Sophie's flying career takes off
DECEMBER 18, 2008, was the saddest day of Kay Ethell's life.
It was mid-morning of that otherwise normal Thursday Mrs Ethell lost her daughter, Joanne Ethell, in a tragic plane crash above Sydney.
Joanne, 20, a former St Johns College Woodlawn and Northern Rivers Aero Club student, was working as a flight instructor at the time of the crash.
While time does ease some wounds, Mrs Ethell conceded the death of her daughter left her with an ever-lasting sadness.
But through the Ethell family's grief, they were able to establish a stepping stone for a Northern Rivers flying enthusiast to carry on the dream their daughter long-held.
Mrs Ethell looked on proudly at the Northern Rivers Aero Club yesterday as Sophie Dansie embarked on her first solo flight after being awarded the inaugural Joanne Ethell Memorial Scholarship.
The scholarship was established in 2009 by Mrs Ethell, her husband Gryff and the Northern Rivers Aero Club in memory of Joanne.
Joanne began flying when she was 15, much like 17-year-old Sophie.
Sophie has spent the past two months learning to fly with senior flight instructor Sam Todhunter.
“I always had a real interest in flying and it was something I wanted to pursue,” Sophie said.
“I did work experience at the aero club and did a trial introductory flight and knew it was what I wanted to do.
“The fact I was awarded the scholarship makes it more special.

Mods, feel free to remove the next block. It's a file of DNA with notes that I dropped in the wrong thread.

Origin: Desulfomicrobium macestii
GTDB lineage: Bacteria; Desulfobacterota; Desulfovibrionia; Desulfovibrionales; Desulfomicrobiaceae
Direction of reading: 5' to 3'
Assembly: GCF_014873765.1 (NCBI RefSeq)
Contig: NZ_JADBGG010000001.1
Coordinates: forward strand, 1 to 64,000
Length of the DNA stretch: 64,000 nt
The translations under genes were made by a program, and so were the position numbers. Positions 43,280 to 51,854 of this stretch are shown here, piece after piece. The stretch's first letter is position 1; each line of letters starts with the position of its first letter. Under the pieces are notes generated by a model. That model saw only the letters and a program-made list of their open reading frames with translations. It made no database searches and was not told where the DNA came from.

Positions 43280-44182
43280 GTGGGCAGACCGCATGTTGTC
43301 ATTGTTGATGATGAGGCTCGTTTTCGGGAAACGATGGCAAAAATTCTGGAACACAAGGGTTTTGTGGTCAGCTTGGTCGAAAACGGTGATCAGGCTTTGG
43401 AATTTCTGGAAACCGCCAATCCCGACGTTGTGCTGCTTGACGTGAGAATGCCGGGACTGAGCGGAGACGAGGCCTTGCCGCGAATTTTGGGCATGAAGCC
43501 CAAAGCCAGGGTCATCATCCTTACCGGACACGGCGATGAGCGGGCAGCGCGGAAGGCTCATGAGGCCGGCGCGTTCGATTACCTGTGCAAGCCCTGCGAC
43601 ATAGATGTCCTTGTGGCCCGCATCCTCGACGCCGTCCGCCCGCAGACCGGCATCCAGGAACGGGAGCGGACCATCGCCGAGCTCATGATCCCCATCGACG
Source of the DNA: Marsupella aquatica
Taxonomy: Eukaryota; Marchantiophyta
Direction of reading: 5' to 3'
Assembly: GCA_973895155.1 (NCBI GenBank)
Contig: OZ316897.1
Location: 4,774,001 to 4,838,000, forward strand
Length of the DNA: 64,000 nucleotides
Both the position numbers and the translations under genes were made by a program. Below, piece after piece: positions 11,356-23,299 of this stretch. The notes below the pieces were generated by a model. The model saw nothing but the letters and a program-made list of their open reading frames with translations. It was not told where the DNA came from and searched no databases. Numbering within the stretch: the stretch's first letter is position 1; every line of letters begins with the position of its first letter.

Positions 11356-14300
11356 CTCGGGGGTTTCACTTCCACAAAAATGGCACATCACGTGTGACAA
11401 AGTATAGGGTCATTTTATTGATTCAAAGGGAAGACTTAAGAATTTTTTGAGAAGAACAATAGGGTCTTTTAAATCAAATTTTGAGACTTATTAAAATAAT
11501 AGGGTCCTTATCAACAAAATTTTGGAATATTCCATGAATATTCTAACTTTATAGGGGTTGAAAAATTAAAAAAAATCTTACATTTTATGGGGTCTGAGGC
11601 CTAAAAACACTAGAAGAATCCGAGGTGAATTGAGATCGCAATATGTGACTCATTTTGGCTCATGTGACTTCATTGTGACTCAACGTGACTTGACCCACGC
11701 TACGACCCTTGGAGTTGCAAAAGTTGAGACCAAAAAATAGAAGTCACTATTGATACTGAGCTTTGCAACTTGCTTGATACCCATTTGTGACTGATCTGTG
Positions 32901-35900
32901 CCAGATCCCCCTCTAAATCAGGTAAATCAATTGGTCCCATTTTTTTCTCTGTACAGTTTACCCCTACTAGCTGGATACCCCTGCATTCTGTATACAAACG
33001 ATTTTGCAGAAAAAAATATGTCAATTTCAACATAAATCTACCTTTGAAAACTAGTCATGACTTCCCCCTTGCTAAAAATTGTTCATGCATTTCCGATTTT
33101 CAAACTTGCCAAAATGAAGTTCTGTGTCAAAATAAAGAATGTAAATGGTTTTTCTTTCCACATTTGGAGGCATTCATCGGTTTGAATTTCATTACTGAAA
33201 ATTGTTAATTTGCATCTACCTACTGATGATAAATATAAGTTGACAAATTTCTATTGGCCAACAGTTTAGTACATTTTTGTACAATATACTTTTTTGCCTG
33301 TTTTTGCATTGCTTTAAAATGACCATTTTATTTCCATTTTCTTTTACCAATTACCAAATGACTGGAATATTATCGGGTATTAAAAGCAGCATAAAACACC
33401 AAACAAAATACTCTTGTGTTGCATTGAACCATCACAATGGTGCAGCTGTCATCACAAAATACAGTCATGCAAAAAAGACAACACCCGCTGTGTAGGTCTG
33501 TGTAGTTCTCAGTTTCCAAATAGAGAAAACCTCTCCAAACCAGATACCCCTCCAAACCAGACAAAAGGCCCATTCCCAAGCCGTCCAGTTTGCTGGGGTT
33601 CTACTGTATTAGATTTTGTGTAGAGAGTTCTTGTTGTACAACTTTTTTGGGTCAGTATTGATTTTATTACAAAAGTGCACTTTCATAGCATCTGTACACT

"I really want to make them (Mr and Mrs Ethell) proud and carry on their daughter's legacy.”
Sophie, a Trinity Catholic College student, was unsure what avenue she wanted to take in the aviation industry, but was confident she would make a career out of it.
Mr Todhunter, a former Royal Australian Air Force member, said Sophie was a “quiet and obedient student”.
“She was very obedient, which was good as one thing about flying is you need self-discipline,” he said.
Mrs Ethell said it was nice to have helped Sophie break into the aviation industry.
“Bill Kiernan (Northern Rivers Aero Club chief flying instructor) spoke to us about setting up a scholarship and I thought it was a great idea and a way to give something back,” she said.
“We always wanted to give back to someone who wants to do something with the scholarship and who wanted to follow it through.
“This is the hardest bit, getting the opportunity to take that first step and to be able to help someone with that, it's a really nice feeling for us.”